Building personal relationships
In addition to getting to know MPD officers, Brackney said she will also start hosting small gatherings where students, faculty and staff could meet with her over coffee — a tradition she started during her 15 years as a commander in the Pittsburgh Bureau of Police.
“These kinds of things are really important and they also give me the opportunity to reinforce those personal relationships,” she said. “Really, the way you change safety and security on campus is through personal relationships.”
Experts applauded Brackney’s commitment to getting to know her new environment, calling it an important first step in improving the department’s reputation on campus.
Michael Dorn, the executive director of the campus safety organization Safe Havens International, said Brackney’s focus on building connections will help her build trust with students and could give her insight into crime trends on campus.
“You set a tone with the community that you’re willing to get feedback,” Dorn said. “When they see those types of efforts, they feel like you’re open to community input.”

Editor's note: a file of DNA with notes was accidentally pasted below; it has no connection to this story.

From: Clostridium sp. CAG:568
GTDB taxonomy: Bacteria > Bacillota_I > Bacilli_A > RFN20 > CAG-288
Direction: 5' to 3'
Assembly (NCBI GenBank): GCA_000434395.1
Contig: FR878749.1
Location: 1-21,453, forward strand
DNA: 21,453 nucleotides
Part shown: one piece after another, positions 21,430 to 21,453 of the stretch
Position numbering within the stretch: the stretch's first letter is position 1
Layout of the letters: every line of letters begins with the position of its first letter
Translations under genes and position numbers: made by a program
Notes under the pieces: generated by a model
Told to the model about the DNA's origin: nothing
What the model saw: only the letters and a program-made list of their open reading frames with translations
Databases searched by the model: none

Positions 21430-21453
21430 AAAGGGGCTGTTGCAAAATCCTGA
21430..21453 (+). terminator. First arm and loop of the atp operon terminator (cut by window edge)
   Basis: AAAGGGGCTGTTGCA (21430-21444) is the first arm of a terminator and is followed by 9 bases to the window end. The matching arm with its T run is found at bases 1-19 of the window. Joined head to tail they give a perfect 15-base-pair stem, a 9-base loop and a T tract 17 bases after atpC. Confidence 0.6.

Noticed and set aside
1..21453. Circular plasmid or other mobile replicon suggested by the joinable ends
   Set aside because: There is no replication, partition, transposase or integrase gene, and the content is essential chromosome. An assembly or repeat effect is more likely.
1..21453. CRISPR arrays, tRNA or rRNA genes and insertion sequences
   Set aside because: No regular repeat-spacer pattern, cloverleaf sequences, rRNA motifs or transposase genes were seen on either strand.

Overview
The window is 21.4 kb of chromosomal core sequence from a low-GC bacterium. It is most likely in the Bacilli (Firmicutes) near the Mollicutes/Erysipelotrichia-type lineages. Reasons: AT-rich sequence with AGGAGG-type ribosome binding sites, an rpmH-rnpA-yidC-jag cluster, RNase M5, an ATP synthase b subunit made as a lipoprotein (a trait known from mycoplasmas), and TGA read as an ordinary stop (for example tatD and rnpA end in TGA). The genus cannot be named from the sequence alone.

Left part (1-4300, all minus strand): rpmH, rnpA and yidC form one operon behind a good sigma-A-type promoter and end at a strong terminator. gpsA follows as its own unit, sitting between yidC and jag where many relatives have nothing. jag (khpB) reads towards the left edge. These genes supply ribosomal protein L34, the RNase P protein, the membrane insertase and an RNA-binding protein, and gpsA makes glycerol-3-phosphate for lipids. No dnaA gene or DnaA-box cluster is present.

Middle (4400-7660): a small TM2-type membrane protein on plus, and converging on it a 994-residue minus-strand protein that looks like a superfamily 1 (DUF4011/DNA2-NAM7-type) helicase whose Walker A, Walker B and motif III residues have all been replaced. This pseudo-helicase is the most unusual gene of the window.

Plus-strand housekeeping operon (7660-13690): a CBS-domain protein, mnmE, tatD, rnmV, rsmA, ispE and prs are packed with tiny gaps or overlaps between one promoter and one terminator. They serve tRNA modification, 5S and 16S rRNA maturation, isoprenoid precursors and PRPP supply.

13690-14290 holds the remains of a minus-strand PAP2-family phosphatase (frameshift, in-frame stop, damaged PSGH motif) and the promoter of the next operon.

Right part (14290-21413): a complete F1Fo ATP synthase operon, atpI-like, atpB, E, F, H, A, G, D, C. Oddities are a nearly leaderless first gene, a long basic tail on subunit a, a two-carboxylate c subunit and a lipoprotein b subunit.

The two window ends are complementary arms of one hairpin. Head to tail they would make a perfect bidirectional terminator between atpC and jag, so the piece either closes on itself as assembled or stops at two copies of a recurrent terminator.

Brackney has already met with representatives from the Student Association, including President Andie Dowd and Executive Vice President Casey Syron. This summer Syron and Dowd completed one of Dowd’s main security goals — adding information, like UPD’s phone number, to the back of GWorld cards.
Dowd said in an interview that she talked with the chief about increasing the number of UPD officers who bike around campus, a tactic experts said can help officers get to know members of the community.
“If you see someone on a bike you can almost catch up to them. There isn’t that barrier of a car with a rolled up window,” said Jack Dowling, the president of JD Security Consultants which provides risk assessments and safety surveys for universities and companies.
Brackney’s daughter is a rising senior at California University of Pennsylvania. Syron said that because Brackney’s daughter is is a college student, she will be able to relate to GW students.
“She has a kid in college right now, so she’s really good at connecting with students,” Syron said. “We’re really looking forward to that.”
Eva Palmer contributed reporting.
This post was updated to reflect the following clarification:
Brackney, not Syron, said her daughter is a rising senior at California University of Pennsylvania.